Tobacco Cuts: Square Pegs in Round Holes? Sometimes

I’m more into pipes than I am the tobacco I smoke in them. As it turns out, my brother’s the opposite! When a couple of new tins came to our house with some new-to-me cuts, I figured I’d have to learn about them. Here’s some useful information.

Ribbon Cut

Peterson Standard Mixture, a ribbon-cut tobacco.

Pipe tobacco comes in a variety of cuts. Probably the most common is called Ribbon Cut. This will be your Carter Hall, Half & Half, Sir Walter Raleigh, and whatever else you might pick up from any Tobacco Barn or pharmacy. They burn consistently since they’re finely sliced and diced, and they’re easy to make but age more quickly than other types. Most of what I smoke is ribbon-cut, and the definition is simple- if you pull tobacco out of your pouch or baggie and it plies into your hands in ribbons, well, it’s ribbon cut. Peterson Standard Mixture, which I’ve pictured here, is storied pipe-maker Dunhill’s mix, rebranded, but with the same recipe of smoky Latakia, Oriental, and Virginia tobaccos.

Of course, within the kingdom of ribbon cut is a phylum that includes a ton of variations like shag (longer strands with a finer cut- if you’re a hillbilly or NASCAR fan, think the difference between long- and fine-cut dip), loose (long and thin ribbons), granulated (small strands), fine (like what’s found in a cigarette), broad, cross, crimp, and coarse. 

The bottom line is that ribbon-cut tobacco is a great place to start when smoking a pipe, not only due to its commonality, but also because it smokes really, really, well.

Flake

Cornell & Diehl’s Low Country Edisto is a flake mixture.

Flake tobacco’s a step aside from ribbon cut, in that blended tobacco is blended and added to a binder before it’s pressed into bricks and cut into sporadically-shaped strips. It ages better that ribbon cut based on its larger surface airing out, but smoking flake is a bit of a process: When I do it, I take the strips and fold them back on each other before it becomes a plug the size of your pipe bowl. Then I try to stuff it down deep in a way that won’t clog everything up.

If that’s too taxing, you can rub the strips into something that resembles ribbon cut and then load your pipe like it never happened. I’ve got some here in the form of Cornell & Diehl’s Edisto. It’s been a dream to smoke.

Cake, or Crumble Cake

Cornell & Diehl’s Pirate Kake is a crumble-cake tobacco. That’s all the samples I have of different styles.

Cake tobacco is not a Boswell blend akin to their perennial favorite Christmas Cookie. Actually, you could call cake tobacco a plug or a bar and, millennial though I am, I wouldn’t be offended. All are different words for a pressed block of tobacco that hasn’t been cut into flakes and takes the characteristics of a nicotine-infused brownie. But eat it at your own peril! The advantage of this over a plug type of tobacco is that you can pinch of a piece of the brownie into your pipe without using a $143 pipe knife similar to what I bought my brother for his thirtieth birthday. Cornell & Diehl’s Pirate Kake is a good example of Crumble Cake tobacco. This type of tobacco originated with an eye towards preserving it, like an IPA or something.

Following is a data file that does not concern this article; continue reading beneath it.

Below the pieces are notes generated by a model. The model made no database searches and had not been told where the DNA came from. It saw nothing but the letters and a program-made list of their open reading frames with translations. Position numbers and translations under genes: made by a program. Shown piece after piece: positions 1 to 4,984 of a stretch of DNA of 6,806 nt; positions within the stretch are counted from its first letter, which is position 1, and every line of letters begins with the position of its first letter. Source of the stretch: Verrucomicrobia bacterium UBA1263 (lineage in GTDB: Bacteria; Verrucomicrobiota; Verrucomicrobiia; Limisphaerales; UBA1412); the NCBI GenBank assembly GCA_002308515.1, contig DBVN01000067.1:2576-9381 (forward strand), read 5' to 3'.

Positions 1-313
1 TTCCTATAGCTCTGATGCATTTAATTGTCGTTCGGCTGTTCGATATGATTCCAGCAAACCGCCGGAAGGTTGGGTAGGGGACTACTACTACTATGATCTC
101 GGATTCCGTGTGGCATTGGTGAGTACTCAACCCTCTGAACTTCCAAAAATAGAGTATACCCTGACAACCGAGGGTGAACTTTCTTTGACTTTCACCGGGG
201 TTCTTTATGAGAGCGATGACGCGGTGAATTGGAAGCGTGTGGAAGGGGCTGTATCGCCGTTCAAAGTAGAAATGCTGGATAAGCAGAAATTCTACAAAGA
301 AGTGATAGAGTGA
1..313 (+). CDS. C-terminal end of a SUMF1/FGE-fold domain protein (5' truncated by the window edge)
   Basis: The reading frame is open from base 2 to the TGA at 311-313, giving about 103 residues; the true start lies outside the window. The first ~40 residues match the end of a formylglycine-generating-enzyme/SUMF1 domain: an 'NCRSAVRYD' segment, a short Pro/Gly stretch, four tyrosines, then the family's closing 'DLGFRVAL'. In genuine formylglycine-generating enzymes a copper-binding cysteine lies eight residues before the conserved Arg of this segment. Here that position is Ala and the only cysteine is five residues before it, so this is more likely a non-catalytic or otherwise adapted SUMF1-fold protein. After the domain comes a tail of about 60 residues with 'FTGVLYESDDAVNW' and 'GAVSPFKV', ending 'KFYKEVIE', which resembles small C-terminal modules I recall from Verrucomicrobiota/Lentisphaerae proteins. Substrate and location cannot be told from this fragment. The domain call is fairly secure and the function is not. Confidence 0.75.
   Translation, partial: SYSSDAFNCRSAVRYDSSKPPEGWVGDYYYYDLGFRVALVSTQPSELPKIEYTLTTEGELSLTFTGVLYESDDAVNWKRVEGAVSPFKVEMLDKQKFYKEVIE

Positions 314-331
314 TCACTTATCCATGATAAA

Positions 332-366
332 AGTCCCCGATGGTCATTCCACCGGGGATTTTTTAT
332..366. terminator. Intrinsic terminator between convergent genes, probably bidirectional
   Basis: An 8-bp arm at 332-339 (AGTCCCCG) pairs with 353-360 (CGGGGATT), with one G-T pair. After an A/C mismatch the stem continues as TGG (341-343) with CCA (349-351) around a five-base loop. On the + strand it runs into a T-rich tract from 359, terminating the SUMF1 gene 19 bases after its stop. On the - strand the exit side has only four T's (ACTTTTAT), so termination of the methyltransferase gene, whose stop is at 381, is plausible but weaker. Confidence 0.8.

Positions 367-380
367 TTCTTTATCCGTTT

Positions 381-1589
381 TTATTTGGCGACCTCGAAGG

If the cake is made of pressed ribbon-cut tobacco, it’s called crumble cake. Easy as that!

Plug

I originally had plug tobacco categorized in the “Others” segment of this post until I was greeted by four tins of Cornell & Diehl’s Dreams of Kadath that my brother bought. Plugs are similar to cake or crumble cake; they’re the pressed tobacco that gets cut into flakes, which allows the smoker to decide how narrow or thick you want your tobacco strips. John’s Neerup tobacco knife will come into play here.

Plugs of Cornell & Diehl’s Dreams of Kadath.

Others

There are a few more I should mention: First is ready-rubbed tobacco, which is somewhere between ribbon-cut and flake. Second is Cube-cut, which takes flakes and cuts them into cubes, just like those elementary-school base-ten division squares we all remember from the 80s and 90s. Rope tobacco is an expensive-to-make, rolled tobacco made through large machinery. It’s unlikely that you’ll encounter that in your pipe-smoking journey. I haven’t. 

Photo courtesy Blendspace user J R

Various cuts of tobacco age and smoke differently. I don’t have the brain-span or ability to screw with the different cuts aside from trying to enjoy them all, but I find that ribbon tends to be my favorite since it’s so pedestrian. I’ve found both Edisto and Pirate Kake easy to deal with and pack, though, so if you’re one to sprint past the old-school ribbon cuts of Carter Hall or Hall & Half, let me know! 

Presbyterian Mixture is ribbon-cut.

A thing that rose up during my teen years was meta-gaming. Essentially, this was using the glitches of a video game to play the game by taking advantage of its details and quirks- similar to how we all passed those stupid Scantron tests in middle school we’d otherwise have failed. There’s a certain amount of that in the pipe-smoking hobby that I’d like to avoid. I know what I like in a pipe, but I’d like to experience new tobacco as it comes to me, in whatever form it arrives. That said, things like burn rates and flavor consistency don’t mean a pickler’s fortnight to me. I’ll explore them all as they come. 

Nevertheless, different people have different approaches. Beyond different mixes or toppings, there are many types and textures of tobacco to enjoy Maybe this will help draw you into one. 

2 thoughts on “Tobacco Cuts: Square Pegs in Round Holes? Sometimes

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